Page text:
First FMU doctoral grads bring real-world research focus to regional health care issues
FLORENCE, S.C. – Francis Marion University graduated its first class of doctoral students at its fall commencement ceremony on Saturday.
It was a big day for the university.
A big day for the community and the region, too.
Seven students received their doctor of nursing practice (DNP) degree. FMU launched the program as part of a strategic mission to help improve health care access in the Pee Dee and beyond, and to provide meaningful career paths for students. The DNPs will help by serving as both frontline practitioners and in faculty roles at colleges and universities.
That latter role will include research as well as teaching. The potential of the research role was on display when the DNPs presented their doctoral research projects a few weeks prior to graduation.
The seven projects covered topics ranging from diabetic foot risk and better standards for lung cancer screening to lifestyle intervention in young children and better treatment for sinusitis. All dealt with real-world problems that practitioners face – and struggle with – daily. All offered research-based ideas for improving care in those areas.
“Being able to put time into this level of research, into topics that we’d see every day in a practice or a hospital, can make a real difference,” said newly minted DNP Australia Greene of Miami. “I’m looking forward to doing more of this in the years ahead.”
Added Margaret Croffie-Nelson, a Californian who has since moved to Columbia, “Being able to immerse myself in this research (into sinusitis) made me feel like an expert in this area. That, in turn, will make me a better practitioner and a better resource for my patients. I feel like this will be my life for a while, something I’m going to – pardon the pun – live and breathe. I couldn’t have done that if Francis Marion hadn’t created this program.”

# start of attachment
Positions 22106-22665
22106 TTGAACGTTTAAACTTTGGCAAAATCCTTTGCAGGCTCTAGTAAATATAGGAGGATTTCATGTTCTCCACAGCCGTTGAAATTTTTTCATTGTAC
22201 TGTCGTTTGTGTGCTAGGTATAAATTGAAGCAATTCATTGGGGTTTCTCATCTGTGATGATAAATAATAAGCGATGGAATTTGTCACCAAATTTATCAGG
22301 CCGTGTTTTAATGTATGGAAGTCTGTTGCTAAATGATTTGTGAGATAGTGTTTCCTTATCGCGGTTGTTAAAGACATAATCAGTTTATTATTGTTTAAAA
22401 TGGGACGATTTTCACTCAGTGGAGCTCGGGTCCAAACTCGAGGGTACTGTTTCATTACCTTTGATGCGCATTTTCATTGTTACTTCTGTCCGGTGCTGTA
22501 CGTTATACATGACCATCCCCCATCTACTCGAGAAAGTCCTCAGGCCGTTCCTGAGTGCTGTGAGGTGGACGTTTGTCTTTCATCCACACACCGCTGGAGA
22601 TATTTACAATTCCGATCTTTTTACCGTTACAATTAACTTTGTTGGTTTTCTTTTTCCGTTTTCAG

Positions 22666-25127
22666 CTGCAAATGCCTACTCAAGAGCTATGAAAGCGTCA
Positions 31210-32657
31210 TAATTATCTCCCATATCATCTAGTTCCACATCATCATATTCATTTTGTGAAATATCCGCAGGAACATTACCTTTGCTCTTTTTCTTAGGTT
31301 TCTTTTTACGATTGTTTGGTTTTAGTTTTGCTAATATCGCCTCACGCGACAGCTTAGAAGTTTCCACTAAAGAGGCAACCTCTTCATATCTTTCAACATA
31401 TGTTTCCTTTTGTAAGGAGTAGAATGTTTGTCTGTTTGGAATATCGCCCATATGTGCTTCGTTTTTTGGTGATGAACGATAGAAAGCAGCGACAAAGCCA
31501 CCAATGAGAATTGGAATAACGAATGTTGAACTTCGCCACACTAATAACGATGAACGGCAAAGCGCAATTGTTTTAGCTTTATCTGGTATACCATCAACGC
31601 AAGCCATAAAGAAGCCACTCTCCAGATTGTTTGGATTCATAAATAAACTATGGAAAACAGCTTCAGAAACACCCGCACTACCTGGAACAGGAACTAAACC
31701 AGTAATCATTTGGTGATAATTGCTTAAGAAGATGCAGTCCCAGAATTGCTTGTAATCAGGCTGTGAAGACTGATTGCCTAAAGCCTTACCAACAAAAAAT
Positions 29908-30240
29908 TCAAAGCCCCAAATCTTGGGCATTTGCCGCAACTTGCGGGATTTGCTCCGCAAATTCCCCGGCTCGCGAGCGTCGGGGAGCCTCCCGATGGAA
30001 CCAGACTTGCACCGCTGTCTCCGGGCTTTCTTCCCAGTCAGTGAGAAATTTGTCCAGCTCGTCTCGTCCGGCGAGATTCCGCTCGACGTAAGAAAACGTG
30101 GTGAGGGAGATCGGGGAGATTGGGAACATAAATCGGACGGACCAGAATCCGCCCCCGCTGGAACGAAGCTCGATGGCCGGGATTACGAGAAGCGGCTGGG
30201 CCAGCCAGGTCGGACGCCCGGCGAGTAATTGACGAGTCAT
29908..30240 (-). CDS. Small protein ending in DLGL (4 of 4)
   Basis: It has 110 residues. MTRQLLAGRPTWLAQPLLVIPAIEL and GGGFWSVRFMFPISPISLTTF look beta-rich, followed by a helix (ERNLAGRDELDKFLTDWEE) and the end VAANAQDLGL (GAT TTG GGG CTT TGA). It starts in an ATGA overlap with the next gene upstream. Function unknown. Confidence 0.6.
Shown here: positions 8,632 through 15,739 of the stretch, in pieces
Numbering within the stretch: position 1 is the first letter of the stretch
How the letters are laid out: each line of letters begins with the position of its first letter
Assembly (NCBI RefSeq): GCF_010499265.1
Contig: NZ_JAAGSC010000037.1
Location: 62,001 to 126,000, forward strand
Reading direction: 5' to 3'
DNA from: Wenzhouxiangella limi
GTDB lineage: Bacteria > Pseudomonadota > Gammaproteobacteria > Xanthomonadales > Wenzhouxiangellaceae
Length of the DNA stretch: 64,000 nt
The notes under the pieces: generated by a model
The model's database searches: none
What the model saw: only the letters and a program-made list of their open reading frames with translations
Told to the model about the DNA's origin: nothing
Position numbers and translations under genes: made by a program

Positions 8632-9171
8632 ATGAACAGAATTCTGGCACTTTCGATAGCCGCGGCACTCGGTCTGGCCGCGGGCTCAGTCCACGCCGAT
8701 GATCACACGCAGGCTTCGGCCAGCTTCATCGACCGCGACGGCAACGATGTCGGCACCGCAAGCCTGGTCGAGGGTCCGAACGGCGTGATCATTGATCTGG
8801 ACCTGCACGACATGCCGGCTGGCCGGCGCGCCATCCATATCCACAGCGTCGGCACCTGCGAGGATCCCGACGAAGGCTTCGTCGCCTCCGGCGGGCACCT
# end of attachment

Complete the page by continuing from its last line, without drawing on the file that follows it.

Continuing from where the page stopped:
Dr. Ruth Wittmann-Price, dean of FMU’s School of Health Sciences, said the DNP was a natural and needed extension of the university’s growing programs in health care education.
“The trajectory of our profession is towards greater education, not less,” Wittmann-Price said. “Adding the DNP made sense and our focus on research will add a new dimension to health care in this region, which faces critical shortages in so many areas. We’re proud of our first class and look forward to all they’re going to accomplish.”
The DNP program at FMU is for students who are already nurse practitioners. Eventually, the program will include a direct track from (four-year) nursing degrees to the DNP. The program generally requires three semesters of study. More information is available at fmarion.edu/healthsciences.